Lowering Tuition

April 6th, 2013 / By

The University of Arizona James E. Rogers College of Law is reducing tuition for in-state residents by eleven percent. Non-residents are receiving an eight percent decrease. The Board of Trustees unanimously approved both reductions on Thursday. What does the reduction mean for Arizona and other law schools?

I welcome the tuition reduction, as I’m sure current and prospective students do. Arizona’s cost-cutting is just a small step in rolling back the steep rise in law school tuition, but it’s a worthwhile one. Arizona residents will pay $3,000 less per year for their legal education, while non-residents will pay $3,500 less. If students are borrowing that money, as most do, they will also save interest that accumulates at high rates. A non-resident who is borrowing money to attend the University of Arizona’s law school will save about $12,350 in tuition and interest over three years.

On the other hand, even a savings of $12,500 is relatively small given the overall cost of legal education. The University of Arizona estimates its current cost of attendance as $50,295 a year for residents and $65,306 for nonresidents. That’s a hefty $150,885 to $195,918 for three years. Cutting out $9,000 to $12,500 helps, but it’s a minor assist. As Brian Tamanaha commented, the reduction is not nearly enough to “align cost and economic return for the majority of students.”

The reduction, however, does have two other effects. First, it will help other schools gauge reactions to tuition cuts. Will prospective students respect Arizona’s move as one that, in addition to conveying modest financial benefit, signals a commitment to student interests? Will Arizona attract more and better students through its tuition reduction? Will alumni, employers, and the public similarly applaud Arizona’s attempt to rein in costs?

Or will these audiences see the reduction as a fire sale, suggesting desperation and cheapening Arizona’s reputation? Legal educators have speculated about the latter attitude during the last few years. Arizona’s decision will help test whether this is a realistic fear–or simply one of self interest in resisting tuition reductions.

Second, Arizona’s action represents a small step away from merit scholarships. The school has announced that it will pay for its tuition cuts partly by reducing scholarship awards. Some prospective students (those who would have received high scholarships) thus may pay more with the tuition “cut” than they would have under the status quo. Students who would not have received scholarships, however, will pay less. Overall, the program will ease the “reverse robin hood” effect that many have criticized in today’s law school admissions process. Students with lower LSAT scores may still subsidize higher scoring classmates at the University of Arizona, but the subsidy won’t be quite as large as it was before–or as it may be at other schools.

How will other schools respond to this step toward tuition equity? Many law faculty dislike the current scholarship system, which encourages the purchase of LSAT scores and GPAs to bolster US News rankings. Yet schools have resisted change, worrying that individual action would lead to a lower rank.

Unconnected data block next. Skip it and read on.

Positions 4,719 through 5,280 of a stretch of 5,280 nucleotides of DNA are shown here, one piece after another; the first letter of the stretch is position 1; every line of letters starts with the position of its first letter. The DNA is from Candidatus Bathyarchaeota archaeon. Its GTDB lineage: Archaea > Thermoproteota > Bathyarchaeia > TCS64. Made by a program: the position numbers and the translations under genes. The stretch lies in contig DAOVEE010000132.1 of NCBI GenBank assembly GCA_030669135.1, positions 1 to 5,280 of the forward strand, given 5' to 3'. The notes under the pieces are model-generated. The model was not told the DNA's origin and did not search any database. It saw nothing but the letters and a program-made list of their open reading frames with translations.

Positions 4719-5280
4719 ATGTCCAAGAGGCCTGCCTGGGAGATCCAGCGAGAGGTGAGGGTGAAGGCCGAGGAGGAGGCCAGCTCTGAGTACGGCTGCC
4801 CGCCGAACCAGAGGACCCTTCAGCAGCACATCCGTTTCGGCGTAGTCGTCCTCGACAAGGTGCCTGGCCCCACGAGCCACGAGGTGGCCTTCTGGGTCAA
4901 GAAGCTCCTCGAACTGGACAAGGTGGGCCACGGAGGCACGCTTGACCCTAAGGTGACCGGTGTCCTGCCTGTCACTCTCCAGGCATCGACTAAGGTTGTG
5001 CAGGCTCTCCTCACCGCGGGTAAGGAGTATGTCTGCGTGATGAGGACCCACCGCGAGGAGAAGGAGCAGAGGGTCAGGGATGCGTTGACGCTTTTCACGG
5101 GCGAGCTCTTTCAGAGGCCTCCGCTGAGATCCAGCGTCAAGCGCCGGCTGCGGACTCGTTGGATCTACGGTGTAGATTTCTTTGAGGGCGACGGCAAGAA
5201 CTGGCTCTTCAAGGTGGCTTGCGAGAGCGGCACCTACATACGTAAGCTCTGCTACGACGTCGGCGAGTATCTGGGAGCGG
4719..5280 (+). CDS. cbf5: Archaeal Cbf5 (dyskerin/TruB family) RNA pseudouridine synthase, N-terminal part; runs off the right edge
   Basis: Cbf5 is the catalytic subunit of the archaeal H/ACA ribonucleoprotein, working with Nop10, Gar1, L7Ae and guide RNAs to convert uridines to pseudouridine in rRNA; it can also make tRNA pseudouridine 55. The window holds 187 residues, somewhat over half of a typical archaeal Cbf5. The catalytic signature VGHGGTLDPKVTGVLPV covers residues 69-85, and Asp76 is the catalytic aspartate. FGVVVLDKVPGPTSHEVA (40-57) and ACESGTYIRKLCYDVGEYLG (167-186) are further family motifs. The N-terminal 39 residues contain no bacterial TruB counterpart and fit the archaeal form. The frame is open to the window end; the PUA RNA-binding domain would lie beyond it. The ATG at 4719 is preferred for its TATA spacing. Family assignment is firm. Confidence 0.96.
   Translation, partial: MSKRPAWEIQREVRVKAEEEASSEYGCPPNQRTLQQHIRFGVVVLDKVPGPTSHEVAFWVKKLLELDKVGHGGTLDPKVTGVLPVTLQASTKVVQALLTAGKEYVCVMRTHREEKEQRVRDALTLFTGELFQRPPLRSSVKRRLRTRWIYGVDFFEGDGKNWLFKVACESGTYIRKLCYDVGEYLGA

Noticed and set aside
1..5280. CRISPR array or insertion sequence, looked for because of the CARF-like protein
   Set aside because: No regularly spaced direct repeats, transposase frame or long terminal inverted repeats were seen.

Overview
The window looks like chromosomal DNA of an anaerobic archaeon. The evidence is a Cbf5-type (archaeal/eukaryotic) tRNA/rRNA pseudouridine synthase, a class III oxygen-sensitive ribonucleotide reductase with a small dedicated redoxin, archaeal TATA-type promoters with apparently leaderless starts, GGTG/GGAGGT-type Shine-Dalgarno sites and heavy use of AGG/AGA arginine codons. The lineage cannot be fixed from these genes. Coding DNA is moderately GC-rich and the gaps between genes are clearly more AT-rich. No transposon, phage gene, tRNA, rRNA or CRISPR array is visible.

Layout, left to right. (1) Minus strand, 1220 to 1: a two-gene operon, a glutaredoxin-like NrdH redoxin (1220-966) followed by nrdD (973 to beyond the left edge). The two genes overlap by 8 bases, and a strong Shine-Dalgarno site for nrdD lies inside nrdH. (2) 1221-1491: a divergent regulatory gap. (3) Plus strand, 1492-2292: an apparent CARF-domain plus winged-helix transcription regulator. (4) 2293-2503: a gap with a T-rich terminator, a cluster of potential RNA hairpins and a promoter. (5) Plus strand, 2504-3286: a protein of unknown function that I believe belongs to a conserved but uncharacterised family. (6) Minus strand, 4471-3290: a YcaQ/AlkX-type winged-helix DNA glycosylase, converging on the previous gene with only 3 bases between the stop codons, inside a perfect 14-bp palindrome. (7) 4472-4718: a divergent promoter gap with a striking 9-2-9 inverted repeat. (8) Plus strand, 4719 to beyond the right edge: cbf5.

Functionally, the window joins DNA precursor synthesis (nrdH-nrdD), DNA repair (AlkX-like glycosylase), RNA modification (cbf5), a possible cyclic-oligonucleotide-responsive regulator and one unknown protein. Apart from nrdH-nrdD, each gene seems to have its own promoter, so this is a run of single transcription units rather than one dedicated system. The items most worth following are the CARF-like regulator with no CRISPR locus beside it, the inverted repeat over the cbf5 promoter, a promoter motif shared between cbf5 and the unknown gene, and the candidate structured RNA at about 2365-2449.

With this tuition reduction, Arizona seems willing to risk that step. Will Arizona’s bravery demonstrate that lower tuition, combined with lower scholarships, is possible without losing rank? If Arizona does suffer in the rankings game, will the school adhere to its policy–showing other schools that pedagogic mission sometimes must trump rank? Surely we would all be better off choosing students and awarding financial aid with less obsessive attention to LSAT scores. Either way, I await further reactions to Arizona’s move.

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Deluged by Debt

March 13th, 2013 / By

As Brian Tamanaha writes at Balkinization, law school debt levels continue their relentless climb. The latest figures from US News show that, among 2012 graduates, the average amount borrowed for law school exceeded $150,000 at six law schools. Only one of those schools (Northwestern) ranks among the top fifteen law schools; one other (American) ranks 56th. The other four (Thomas Jefferson, California Western, Phoenix, and New York Law School) lie in the unranked fourth tier.

As Brian’s post shows, the job outcomes at five of these schools (all but Northwestern) are dismal. Less than 40% of the students at these schools obtained full-time jobs that required bar admission and would last at least one year. Even at Northwestern, only 77% of the class met that mark. How can all of the graduates with part-time, temporary, or non-lawyering jobs possibly pay off more than $150,000 in debt–plus all of the accrued interest on that debt? What calculations can justify attending most law schools at that debt-to-outcome ratio?

The problem, of course, reaches far beyond these six schools. They are at the top of the debt ladder, but most other law schools are close behind. 123 law schools, well over half of the 193 listed schools, reported average amounts borrowed that exceeded $100,000. Even Irvine law school’s first graduates, who paid no tuition for their three years of law school, reported debt. More than two-thirds (68%) of Irvine’s initial class incurred debt, borrowing an average of $49,602 for their “free” law school ride. Remarkably, that figure gave Irvine the second lowest average debt load among the 193 law schools.

When students borrow almost $50,000 to attend law school, even without paying tuition, we have to re-think the way we structure legal education.

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